What’s new: The company built a sales team and courted corporate partners in advance of launching its latest large language model, The Information reported.

How it works: OpenAI hired a head of sales only last June, four years after shifting from nonprofit to for-profit. She and her team began signing up corporate customers soon after.

  • The sales team offered access to the GPT-4 API along with engineers to assist in developing products based on it. Customers include Khan Academy, which uses ChatGPT to drive an educational chatbot; Morgan Stanley, which uses an unspecified model to query financial documents; and Salesforce, which uses OpenAI’s technology to power Einstein GPT, a service that crafts emails, analyzes sales data, and summarizes customer feedback.
  • To Salesforce and product research startup Kraftful, the team sold access to servers that process large volumes of GPT-3.5 and GPT-4 prompts. Prices ranged from $264,000 a year for GPT-3.5 to $1.584 million a year for the most powerful version of GPT-4, according to a letter to prospective customers.
  • OpenAI also helped customers develop customer-facing plugins that enable ChatGPT to surf the web and take advantage of third-party services. For instance, Expedia built a plug-in that tracks travel conversations to generate offers for flights, hotels, and holiday packages. Instacart developed one that enables customers to order groceries via prompt.

Path to profit: In 2015, OpenAI started as a nonprofit research lab dedicated to transparency. In 2019, it launched a profit-seeking subsidiary to fund its research. In a series of deals between 2019 and 2023, Microsoft invested upward of $13 billion in exchange for 49 percent of OpenAI’s profit and right of first refusal to commercialize its technology.

Yes, but: Observers have criticized both the company’s pivot to profit and its shift away from transparency. In a March interview, OpenAI’s co-founder Ilya Sutskever defended the organization’s secrecy, claiming it was necessary for safety as AI becomes more powerful.

Why it matters: OpenAI saw generative AI’s commercial potential before ChatGPT sparked investments around the globe. That foresight could pay off handsomely, as the company forecasted revenue of $200 million this year and $1 billion by 2024.

We’re thinking: OpenAI is building revolutionary technology that benefits hundreds of millions of users. We’re glad to see it on a path to financial sustainability.


Are you ready to leverage AI for projects that can make a positive impact on public health, climate change, and disaster management? Pre-enroll in AI for Good and learn how!

Language Models in Lab Coats

Specialized chatbots are providing answers to scientific questions.

What’s new: A new breed of search engines including Consensus, Elicit, and Scite use large language models to enable scientific researchers to find and summarize significant publications, Nature reported.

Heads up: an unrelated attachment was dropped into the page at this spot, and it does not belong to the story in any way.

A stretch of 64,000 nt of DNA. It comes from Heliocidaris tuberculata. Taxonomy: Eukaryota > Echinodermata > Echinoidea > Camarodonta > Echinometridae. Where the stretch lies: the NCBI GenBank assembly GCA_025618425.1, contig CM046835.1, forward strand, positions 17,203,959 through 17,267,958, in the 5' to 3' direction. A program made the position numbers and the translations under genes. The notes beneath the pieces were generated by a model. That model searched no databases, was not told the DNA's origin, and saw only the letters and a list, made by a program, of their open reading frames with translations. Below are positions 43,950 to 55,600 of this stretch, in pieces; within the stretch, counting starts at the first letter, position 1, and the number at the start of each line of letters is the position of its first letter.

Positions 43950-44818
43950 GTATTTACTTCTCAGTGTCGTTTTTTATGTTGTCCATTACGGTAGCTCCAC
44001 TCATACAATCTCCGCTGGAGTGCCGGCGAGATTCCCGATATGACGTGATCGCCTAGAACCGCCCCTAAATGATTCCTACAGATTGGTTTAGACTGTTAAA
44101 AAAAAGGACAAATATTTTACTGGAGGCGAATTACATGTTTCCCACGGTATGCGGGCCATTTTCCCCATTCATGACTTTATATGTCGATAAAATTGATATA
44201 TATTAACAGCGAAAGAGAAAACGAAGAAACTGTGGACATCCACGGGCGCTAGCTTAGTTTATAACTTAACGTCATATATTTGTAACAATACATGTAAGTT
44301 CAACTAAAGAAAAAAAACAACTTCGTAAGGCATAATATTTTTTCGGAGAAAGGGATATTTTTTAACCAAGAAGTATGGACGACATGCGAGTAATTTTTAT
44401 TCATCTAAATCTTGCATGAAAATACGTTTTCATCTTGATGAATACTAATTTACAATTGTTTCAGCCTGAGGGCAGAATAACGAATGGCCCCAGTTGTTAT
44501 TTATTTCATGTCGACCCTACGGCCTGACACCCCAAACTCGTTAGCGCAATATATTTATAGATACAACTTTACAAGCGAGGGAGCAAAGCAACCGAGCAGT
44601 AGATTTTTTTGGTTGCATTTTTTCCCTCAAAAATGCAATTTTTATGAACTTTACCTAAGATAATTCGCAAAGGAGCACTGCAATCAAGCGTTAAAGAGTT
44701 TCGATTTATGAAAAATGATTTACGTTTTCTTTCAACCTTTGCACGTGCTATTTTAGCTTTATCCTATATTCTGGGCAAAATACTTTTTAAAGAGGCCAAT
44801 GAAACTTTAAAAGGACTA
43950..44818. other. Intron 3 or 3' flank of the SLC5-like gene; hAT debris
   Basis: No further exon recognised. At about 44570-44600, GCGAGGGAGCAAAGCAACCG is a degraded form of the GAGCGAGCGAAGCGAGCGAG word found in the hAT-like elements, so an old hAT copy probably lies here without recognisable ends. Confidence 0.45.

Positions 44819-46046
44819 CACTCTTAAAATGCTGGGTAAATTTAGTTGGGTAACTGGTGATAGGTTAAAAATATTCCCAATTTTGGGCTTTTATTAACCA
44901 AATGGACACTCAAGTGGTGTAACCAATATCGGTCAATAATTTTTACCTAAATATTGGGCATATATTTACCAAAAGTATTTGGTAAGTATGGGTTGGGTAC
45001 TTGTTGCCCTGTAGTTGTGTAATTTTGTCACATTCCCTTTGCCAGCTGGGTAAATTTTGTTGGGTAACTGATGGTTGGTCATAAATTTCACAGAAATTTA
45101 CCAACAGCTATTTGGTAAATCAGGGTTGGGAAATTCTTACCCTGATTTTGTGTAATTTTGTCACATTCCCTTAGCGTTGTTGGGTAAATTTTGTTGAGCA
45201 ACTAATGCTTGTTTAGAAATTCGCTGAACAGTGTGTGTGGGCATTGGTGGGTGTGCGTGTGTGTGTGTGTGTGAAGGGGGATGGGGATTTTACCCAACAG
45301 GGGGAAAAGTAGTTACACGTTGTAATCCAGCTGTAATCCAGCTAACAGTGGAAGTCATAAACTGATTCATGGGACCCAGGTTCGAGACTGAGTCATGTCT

How it works: The models answer text questions by retrieving information from databases of peer-reviewed scientific research.

  • Consensus uses unnamed language models that were trained on tens of thousands of scientific research papers annotated by PhD students. Upon receiving a query, the tool searches Semantic Scholar (a search engine for academic literature built by the Allen Institute for Artificial Intelligence) for papers, which it ranks according to relevance, quality, citation count, and publishing date. At the user’s request, it uses GPT-4 to generate a single-paragraph summary of the top papers. You can try it here.
  • Given a question, Elicit queries Semantic Scholar's dataset for the top 400 results. GPT-3 Babbage and monot5-base-msmarco-10k re-rank and select the top eight results. FLAN-T5, GPT-3 Davinci, and other models summarize the papers. It can also generate a summary of high-ranking critiques of the top-ranked paper. Free access is available here.
  • Scite queries a proprietary dataset of over 1.2 billion citation statements extracted from scientific papers using the Elasticsearch search engine. Scite re-ranks the top 200 results using a cross-encoder trained on the MS MARCO dataset of Bing queries and answers. A RoBERTa model trained on a question-and-answer dataset extracts relevant text. Basic search is free, but detailed citations require a subscription ($20 monthly, $144 annually).

Yes, but: These tools may struggle with sensitive or fast-moving fields. For example, in response to the question, “Do vaccines cause autism?”, pediatrician Meghan Azad at the University of Manitoba found that Consensus returned a paper that focused on public opinion rather than scientific research. Clémentine Fourrier, who evaluates language models at HuggingFace, said that searching for machine learning papers via Elicit often brought up obsolete results.

Why it matters: Search engines that rank and summarize relevant research can save untold hours for scientists, students, and seekers of knowledge in general. With continued improvement, they stand to accelerate the pace of progress.

We’re thinking: These systems show promise and point in an exciting direction. When search was young, search engines that covered the web (like Google) competed with vertical search engines that covered niches such as retail (Amazon) or travel (Expedia). A similar competition is shaping up between general-purpose chatbots and vertical chatbots.

Don’t Steal My Style

Asked to produce “a landscape by Thomas Kinkade,” a text-to-image generator fine-tuned on the pastoral painter’s work can mimic his style in seconds, often for pennies. A new technique aims to make it harder for algorithms to mimic an artist’s style.

What’s new: Shawn Shan and colleagues at University of Chicago unveiled Glaze, a tool that imperceptibly alters works of art to prevent machine learning models from learning the artist's style from them. You can download it here.